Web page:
While the perfect Christmas Tree might be a Spruce or Fir, the perfect tree to have growing in your yard at Christmas is a Holly Tree. This classic tree for Christmas is perhaps most widely known for the song, ‘the Holly and the Ivy’. That classic song may date back to the 18th century, but it was certainly already popular in the 19th, and of course it tells us that Of all the trees that are in the wood, the holly bears the crown.
Why Holly at Christmas?
With its evergreen foliage, the holly was always seen as a symbol of the continuity of life through the cold, dark days of winter, and its bright red berries a symbol of hope. The ancient Druids treated it as sacred, hanging bunches on the doors of houses in winter to protect those who lived within. The ancient Romans also used holly to decorate their homes, for the period called the Saturnalia, which honored the god Saturn, but was also the last days of the year, outside of convention, when social rules were reversed, and huge parties were held. The pagans also thought of holly as a male plant, and ivy as female, which seems a bit odd to us today, since we associate seeds with being female. Perhaps it was the sharp thorns! In fact holly trees are a little unusual among plants, since most plants have both male (pollen) and female (seed) parts on them. Holly trees are different, with male flowers on some trees and female flowers on others. For most, but not all, varieties of holly we grow, if you want heavy crops of berries you need to have a suitable male tree as well growing nearby.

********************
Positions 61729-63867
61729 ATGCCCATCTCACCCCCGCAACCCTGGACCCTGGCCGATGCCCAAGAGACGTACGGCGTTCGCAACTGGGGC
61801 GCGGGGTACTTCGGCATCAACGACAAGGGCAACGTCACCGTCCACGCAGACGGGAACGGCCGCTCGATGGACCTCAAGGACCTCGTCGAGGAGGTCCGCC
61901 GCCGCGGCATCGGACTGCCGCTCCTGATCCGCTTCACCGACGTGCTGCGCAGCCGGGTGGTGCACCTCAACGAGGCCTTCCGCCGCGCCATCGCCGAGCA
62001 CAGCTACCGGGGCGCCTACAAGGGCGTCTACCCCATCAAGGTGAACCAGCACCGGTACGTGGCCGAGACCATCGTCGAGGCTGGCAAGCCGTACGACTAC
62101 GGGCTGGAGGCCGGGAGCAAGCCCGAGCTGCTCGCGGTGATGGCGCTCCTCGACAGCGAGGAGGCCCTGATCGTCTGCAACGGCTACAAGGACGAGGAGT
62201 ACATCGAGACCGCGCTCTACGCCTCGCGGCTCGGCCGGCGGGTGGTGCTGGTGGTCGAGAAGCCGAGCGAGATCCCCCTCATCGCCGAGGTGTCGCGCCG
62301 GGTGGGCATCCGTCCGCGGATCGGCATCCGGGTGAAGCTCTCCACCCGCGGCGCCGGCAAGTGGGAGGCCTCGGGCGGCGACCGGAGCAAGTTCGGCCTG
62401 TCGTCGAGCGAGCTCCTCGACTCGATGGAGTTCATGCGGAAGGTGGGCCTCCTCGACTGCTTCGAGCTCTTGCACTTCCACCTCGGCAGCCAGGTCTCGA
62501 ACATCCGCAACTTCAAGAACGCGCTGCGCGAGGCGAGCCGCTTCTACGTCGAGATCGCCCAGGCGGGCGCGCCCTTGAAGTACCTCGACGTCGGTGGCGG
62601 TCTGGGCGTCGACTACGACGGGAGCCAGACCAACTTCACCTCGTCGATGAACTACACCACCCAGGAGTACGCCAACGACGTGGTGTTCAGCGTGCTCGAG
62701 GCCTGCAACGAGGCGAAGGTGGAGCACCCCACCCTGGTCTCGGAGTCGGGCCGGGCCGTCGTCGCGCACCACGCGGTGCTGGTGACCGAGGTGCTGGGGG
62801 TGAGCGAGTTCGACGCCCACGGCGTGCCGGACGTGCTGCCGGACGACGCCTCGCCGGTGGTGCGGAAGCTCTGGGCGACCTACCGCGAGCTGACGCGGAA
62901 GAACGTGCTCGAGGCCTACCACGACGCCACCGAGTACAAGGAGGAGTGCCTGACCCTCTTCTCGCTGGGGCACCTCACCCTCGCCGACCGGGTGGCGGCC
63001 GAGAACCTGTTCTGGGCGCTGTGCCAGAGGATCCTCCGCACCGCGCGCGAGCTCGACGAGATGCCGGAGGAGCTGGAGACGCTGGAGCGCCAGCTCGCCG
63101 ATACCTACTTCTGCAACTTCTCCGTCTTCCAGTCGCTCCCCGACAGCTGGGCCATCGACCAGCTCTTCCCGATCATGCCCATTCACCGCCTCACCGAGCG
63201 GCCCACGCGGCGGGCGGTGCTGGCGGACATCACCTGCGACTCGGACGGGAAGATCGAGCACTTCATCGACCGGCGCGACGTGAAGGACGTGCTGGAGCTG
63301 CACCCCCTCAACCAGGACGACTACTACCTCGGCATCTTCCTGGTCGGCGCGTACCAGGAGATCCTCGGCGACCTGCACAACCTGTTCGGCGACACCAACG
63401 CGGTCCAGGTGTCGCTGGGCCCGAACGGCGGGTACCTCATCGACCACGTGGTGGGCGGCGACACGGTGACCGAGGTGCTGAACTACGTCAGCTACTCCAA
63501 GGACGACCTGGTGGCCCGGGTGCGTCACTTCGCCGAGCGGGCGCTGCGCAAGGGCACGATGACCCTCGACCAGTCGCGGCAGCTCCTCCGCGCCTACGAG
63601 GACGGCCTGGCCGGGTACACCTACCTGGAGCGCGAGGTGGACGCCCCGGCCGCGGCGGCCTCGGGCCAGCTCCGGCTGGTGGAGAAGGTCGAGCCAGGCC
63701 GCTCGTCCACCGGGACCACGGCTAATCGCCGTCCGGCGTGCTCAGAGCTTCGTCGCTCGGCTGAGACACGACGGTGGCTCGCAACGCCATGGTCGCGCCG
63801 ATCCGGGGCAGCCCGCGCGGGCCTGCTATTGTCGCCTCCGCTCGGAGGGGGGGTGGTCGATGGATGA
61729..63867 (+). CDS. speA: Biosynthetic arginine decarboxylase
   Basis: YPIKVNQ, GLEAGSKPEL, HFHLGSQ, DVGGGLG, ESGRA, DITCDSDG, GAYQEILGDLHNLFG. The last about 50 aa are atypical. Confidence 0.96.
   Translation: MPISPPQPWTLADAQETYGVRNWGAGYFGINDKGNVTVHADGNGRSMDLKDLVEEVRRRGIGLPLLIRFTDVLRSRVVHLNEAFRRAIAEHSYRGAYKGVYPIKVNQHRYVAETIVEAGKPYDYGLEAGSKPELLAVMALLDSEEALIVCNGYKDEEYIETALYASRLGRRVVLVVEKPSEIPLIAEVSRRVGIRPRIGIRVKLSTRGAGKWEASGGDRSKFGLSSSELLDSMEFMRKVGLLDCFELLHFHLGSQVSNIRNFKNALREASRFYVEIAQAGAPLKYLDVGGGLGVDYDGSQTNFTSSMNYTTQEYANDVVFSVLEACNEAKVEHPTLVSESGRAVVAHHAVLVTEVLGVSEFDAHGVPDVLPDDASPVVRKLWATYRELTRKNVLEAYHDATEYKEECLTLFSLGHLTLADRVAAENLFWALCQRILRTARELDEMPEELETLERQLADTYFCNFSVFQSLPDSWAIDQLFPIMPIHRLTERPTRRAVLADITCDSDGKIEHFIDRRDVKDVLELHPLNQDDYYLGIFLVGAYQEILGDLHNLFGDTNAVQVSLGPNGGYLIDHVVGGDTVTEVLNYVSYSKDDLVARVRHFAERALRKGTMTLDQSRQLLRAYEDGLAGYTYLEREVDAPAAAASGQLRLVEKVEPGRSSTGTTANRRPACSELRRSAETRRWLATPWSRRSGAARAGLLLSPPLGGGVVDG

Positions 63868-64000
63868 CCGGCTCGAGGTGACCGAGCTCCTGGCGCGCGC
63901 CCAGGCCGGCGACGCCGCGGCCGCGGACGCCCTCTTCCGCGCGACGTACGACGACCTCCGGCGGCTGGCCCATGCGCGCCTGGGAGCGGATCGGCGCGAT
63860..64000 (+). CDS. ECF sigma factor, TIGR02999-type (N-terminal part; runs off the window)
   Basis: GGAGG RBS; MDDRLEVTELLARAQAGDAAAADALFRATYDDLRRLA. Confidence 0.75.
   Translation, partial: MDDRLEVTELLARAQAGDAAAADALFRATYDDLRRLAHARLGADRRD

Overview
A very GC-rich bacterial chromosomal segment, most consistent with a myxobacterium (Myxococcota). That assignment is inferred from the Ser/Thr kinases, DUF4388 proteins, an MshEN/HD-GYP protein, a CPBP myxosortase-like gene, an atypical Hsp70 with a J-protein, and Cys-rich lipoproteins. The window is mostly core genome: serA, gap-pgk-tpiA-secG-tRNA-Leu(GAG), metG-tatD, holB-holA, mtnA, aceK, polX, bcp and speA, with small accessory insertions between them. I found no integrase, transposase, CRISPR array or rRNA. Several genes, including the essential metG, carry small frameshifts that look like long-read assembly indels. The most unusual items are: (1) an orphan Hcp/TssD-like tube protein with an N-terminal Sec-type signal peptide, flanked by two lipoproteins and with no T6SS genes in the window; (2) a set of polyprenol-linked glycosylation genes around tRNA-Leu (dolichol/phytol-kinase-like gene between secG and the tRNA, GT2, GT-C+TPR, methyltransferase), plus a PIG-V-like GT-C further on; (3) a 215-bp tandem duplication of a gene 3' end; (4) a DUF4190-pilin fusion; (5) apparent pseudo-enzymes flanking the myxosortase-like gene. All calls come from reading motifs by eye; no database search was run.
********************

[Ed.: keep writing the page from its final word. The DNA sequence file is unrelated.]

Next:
When Christianity came to Europe many of the older symbols were adopted by the church, and the holly had a lot of symbolism to offer. The thorny leaves were equivalent to the crown of thorns, and the berries to drops of blood, although of course Christmas is about the birth of Jesus, not the Crucifixion. Still, along with other evergreen branches, like fir, pine and of course stems of ivy, we find holly branches still used in Churches and homes, as part of door wreaths and table decorations, or simply cut as branches and placed in vases.
Holly bushes are widely grown in gardens, especially in warmer areas, where they are important evergreens for structure and form, as clipped specimens or hedges. That is not the only way to use holly, and many types make wonderful large shrubs or even trees, left to grow naturally and mature. With their glossy, deep green leaves, they do look wonderful in winter, and they also make beautiful background plants in summer too, showing off the brighter leaves and of course the flowers of other trees and shrubs.
Which Holly is That?
When most of us think ‘holly’ the plant we see, thanks probably to images on Christmas cards, is the European holly, Ilex aquifolium. This is the classic spiny leaf and bright red berries, and literally hundreds of varieties of this tree have been developed over the years. Some have orange berries, others have bold gold or white borders around the leaves, or golden centers with green borders. The variety is endless. But this is not the end of holly trees, not at all. There are almost 500 species, and many grow in warm and sub-tropical areas. You might have heard (or even drink) the tea Yerba Mate, which is widely drunk in Argentina and throughout South America. Called chimarrão in Brazil, this caffeine-rich drink is made with the leaves of a holly tree, Ilex paraguariensis.